By Susan Livio NJ Advance Media
What just a week ago looked like an appealing alternative to the Christie administration's controversial Return Home NJ plan for hundreds of profoundly disabled people was derailed today — and is likely dead.
State Senate President Stephen Sweeney (D-Gloucester) today declined to let the Senate vote on a bill (S2600) that Sen. Christopher "Kip" Bateman (R-Somerset) said the administration told him would spare about 200 people with developmental disabilities from having to leave the out-of-state facilities they've called home for years and relocate to group homes in New Jersey. But when families and their attorneys examined the legislation, they concluded it contained too many loopholes to help anyone, and urged Bateman and fellow sponsors — Sens. Robert Gordon (D-Bergen) and Jeff Van Drew (D-Cape May) ‐ to reject it.
Sweeney said the idea of forcing some people to return to the state and letting others remain "is a horrible choice, but hopefully we can negotiate with the administration."
Scrapping the Christie administration's Return Home NJ plan is "the fairest choice," he said. "I think the better solution is to shut it down leave everybody where they are at."
Later in the day, the Assembly Appropriations Committee approved an earlier version of the bill that would protect about 45 of the most medically fragile people from having to move.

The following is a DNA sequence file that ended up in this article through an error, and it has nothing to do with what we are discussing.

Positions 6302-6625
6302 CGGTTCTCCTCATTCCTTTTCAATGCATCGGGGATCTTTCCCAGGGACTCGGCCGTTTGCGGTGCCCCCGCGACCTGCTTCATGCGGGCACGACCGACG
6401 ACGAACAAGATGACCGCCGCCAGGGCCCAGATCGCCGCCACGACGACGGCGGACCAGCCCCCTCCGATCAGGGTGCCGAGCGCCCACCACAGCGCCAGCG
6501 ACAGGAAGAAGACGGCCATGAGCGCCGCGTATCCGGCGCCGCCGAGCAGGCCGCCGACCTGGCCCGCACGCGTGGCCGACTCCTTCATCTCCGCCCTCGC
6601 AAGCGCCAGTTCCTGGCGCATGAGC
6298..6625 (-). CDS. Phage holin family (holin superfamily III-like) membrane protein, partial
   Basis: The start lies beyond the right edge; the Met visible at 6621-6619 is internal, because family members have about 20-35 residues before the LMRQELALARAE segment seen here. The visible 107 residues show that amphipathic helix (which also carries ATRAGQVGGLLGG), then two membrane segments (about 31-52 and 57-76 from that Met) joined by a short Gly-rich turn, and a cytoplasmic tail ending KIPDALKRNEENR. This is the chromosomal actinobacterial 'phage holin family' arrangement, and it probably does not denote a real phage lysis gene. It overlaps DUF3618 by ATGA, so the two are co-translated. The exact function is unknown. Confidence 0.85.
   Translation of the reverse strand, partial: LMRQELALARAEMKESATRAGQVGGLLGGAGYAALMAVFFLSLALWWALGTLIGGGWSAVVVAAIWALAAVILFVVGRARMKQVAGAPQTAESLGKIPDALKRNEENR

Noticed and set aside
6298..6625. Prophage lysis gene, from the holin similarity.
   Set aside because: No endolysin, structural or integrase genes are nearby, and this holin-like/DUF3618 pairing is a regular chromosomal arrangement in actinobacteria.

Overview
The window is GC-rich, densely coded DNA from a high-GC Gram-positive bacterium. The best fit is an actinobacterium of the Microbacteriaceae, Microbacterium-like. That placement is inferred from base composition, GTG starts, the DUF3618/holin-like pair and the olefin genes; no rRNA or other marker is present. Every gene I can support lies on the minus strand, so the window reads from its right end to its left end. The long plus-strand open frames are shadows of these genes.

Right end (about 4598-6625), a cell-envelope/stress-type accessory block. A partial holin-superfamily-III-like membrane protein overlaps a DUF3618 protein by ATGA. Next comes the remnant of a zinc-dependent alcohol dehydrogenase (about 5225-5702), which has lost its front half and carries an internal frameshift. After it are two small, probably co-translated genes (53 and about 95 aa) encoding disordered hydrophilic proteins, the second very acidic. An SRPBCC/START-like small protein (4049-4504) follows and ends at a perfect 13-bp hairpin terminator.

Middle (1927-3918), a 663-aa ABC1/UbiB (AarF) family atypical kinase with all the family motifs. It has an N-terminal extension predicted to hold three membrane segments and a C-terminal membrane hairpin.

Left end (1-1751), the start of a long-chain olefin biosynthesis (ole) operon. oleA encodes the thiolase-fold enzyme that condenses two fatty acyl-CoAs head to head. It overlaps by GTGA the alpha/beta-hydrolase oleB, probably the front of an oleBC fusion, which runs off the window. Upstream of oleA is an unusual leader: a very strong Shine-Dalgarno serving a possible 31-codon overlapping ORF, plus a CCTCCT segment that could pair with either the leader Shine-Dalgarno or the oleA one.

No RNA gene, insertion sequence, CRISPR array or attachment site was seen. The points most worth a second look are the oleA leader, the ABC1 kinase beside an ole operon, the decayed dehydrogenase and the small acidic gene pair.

"I cannot in good conscience support the amendments advanced in the Senate. That's why I am pleased the Assembly Appropriations Committee advanced an unchanged bill today, upon my request,' Assemblywoman Valeri Vainieri Huttle (D-Bergen), the bill's sponsor. "I am open to amendments, but only if they prioritize the care of our residents and the concerns of their families and guardians. Any changes to this bill must be made in good faith and with those priorities in mind."
Return Home NJ is a state policy that requires 558 people with developmental disabilities living outside the state to move back to New Jersey into a group home. The administration has said the transfers will help the state qualify for more Medicaid funding from the federal government, and also will move people closer to their families. But families have challenged the policy, arguing their loved ones are settled, safe and happy where they've been living — some for decades. Some families say they live closer to their children who are living in Pennsylvania-licensed facilities than they would if they were transferred to home in north Jersey.
Bateman's bill would have grandfathered people who had lived out-of-state for at least 25 years or half of their lives, which includes about 200 people.
But the exceptions would disqualify most, if not everybody who stands to benefit, according to lawyers who represent about 60 families, as well as a half dozen relatives of disabled people who spoke or corresponded with NJ Advance Media. The exceptions, according to the bill, include the requirement that disabled person's guardians live in New Jersey; the out-of-state facility costs must less than a placement offered by the state; they continue to live in the same location for the rest of their lives; they meet Medicaid income guidelines; and their guardian makes the required financial contribution to their care, according to the bill.
Van Drew said he was still hopeful "we can work something out in a bipartisan way. We worry about these people who have been in these placements for decades."